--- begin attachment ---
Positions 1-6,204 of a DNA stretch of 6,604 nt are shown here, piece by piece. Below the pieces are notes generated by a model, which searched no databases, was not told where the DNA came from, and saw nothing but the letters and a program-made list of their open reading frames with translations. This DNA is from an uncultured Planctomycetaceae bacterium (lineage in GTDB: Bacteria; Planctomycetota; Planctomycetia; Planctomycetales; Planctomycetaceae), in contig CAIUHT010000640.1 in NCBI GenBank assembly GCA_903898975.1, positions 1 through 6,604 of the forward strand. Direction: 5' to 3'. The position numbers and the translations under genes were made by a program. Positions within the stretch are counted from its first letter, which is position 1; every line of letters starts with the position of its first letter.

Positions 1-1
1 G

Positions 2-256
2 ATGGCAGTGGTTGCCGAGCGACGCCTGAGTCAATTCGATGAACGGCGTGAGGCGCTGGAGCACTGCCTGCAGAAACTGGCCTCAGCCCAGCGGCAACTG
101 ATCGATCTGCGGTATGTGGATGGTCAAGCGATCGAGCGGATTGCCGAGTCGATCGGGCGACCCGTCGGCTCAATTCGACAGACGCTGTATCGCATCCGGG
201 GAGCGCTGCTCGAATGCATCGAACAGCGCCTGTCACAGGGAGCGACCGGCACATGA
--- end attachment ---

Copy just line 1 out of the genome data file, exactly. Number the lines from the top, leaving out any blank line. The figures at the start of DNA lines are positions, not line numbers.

Positions 1-6,204 of a DNA stretch of 6,604 nt are shown here, piece by piece. Below the pieces are notes generated by a model, which searched no databases, was not told where the DNA came from, and saw nothing but the letters and a program-made list of their open reading frames with translations. This DNA is from an uncultured Planctomycetaceae bacterium (lineage in GTDB: Bacteria; Planctomycetota; Planctomycetia; Planctomycetales; Planctomycetaceae), in contig CAIUHT010000640.1 in NCBI GenBank assembly GCA_903898975.1, positions 1 through 6,604 of the forward strand. Direction: 5' to 3'. The position numbers and the translations under genes were made by a program. Positions within the stretch are counted from its first letter, which is position 1; every line of letters starts with the position of its first letter.